By CIARA BYRNE , The New York Times, April 21, 2011
Just in time for Earth Day, OgilvyEarth has released a study on the gap between the intentions of U.S. consumers and their actions when it comes to green activities and products. Proving that the road to hell is paved with good intentions, 82 percent of Americans have good green intentions but only 16 percent are dedicated to fulfilling these intentions and over half feel guilty about their lack of action.
The study puts this down, at least in part, to the way in which green products and activities are marketed. Marketeers still focus mainly on what the study calls the “Super Greens”; essentially preaching to the converted. 16 percent of American are considered to be Super Greens in that they are committed to a green lifestyle and are often motivated by altruism. Green Rejecters are cynical about the green movement and make up 18 percent of the population.
So the vast majority of 66 percent, or Middle Greens, fall somewhere in between. This is the group that green marketing needs to target, according to OgilvyEarth, in order to turn a green lifestyle from niche into normal. To put this in context globally, the study also surveyed Chinese consumers. 48 percent of Chinese are Super Greens. Only 2 percent see themselves as Green Rejecters. Of course “normal” also varies between areas within the U.S. San Francisco, in particular, was highlighted as a city where a green lifestyle is more mainstream.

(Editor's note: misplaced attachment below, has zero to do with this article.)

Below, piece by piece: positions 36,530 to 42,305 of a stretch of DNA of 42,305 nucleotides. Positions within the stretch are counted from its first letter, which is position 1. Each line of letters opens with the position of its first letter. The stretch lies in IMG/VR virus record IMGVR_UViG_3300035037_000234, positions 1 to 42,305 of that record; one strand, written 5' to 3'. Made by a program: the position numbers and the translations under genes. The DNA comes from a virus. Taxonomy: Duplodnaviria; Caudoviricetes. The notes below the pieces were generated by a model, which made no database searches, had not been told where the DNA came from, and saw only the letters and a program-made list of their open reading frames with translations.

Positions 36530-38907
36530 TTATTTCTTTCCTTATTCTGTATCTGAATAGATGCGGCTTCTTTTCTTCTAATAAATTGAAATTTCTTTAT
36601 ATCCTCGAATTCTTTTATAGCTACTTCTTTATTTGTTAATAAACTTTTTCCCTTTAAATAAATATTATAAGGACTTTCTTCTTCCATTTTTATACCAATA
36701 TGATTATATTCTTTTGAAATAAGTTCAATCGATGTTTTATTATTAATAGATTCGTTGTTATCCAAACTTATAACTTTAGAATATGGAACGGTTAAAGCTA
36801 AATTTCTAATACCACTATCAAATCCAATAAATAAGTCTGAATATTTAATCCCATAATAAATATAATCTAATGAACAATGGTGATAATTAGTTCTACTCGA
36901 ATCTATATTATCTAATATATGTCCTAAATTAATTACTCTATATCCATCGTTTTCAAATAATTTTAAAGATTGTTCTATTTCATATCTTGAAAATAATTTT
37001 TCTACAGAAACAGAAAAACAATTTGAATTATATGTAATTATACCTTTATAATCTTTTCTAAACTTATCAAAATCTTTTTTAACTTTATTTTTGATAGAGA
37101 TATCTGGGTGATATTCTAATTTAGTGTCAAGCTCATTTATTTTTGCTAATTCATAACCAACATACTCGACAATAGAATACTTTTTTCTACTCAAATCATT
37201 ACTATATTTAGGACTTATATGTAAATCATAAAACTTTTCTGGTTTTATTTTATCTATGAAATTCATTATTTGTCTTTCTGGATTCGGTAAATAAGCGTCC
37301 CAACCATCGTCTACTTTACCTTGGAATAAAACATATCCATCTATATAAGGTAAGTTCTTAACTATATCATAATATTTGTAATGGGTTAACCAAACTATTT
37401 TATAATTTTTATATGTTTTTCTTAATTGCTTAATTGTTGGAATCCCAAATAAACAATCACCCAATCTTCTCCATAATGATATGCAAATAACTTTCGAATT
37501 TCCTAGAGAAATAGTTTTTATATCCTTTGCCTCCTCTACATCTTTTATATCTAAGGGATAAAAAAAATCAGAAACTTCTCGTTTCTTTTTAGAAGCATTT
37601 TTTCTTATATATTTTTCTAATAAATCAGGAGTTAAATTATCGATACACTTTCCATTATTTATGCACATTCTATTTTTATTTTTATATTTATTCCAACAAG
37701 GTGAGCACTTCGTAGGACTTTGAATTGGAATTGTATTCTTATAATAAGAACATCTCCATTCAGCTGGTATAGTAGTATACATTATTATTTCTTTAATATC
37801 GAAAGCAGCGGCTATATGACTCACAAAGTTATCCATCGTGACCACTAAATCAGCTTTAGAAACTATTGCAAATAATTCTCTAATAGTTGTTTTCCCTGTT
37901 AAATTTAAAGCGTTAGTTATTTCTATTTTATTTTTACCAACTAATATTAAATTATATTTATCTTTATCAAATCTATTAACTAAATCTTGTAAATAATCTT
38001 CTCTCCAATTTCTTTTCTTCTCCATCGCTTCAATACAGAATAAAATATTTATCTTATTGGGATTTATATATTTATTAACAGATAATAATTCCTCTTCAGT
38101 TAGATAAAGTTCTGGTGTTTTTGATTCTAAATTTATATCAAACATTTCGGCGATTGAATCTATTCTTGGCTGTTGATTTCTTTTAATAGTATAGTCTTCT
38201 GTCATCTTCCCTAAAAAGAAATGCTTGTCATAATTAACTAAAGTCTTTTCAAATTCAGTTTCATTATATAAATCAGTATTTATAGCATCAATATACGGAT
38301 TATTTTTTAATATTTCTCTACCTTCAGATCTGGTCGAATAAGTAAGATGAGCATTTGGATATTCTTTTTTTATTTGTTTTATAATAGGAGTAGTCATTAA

Green marketing is alienating to many Americans. According to the responses in the study, half of Americans think the green and environmentally friendly products are marketed to “Crunchy Granola Hippies” or “Rich Elitist Snobs”. Most Americans would prefer to buy a green product from a mainstream brand rather than a company which specializes in being green. Another major obstacle is the consistently higher cost of green products.
82 percent of the participants in the study also said that going green is “more feminine than masculine.” The ranks of the Super Greens are dominated by women. This is changing amongst the young. 70 percent of teenagers cite “caring about the environment” as the top trending issue amongst their peers regardless of gender.
So how to make green products more attractive to the majority? Green marketing needs to change from being about polar bears to being about people. Make it personal. Marketing messages should focus less on guilt and more on enjoyment. Even the altruistic Super Greens got pleasure out of their positive green actions.
The study also advises targeting male customers with marketing that strikes a chord with them. Tesla, for example, has done a brilliant job of changing the image of electric vehicles from worthy to racy by emphasizing speed and design.
Everyone wants to belong. Making a green lifestyle seem like the norm, rather than a niche, seems to be the best motivator of them all.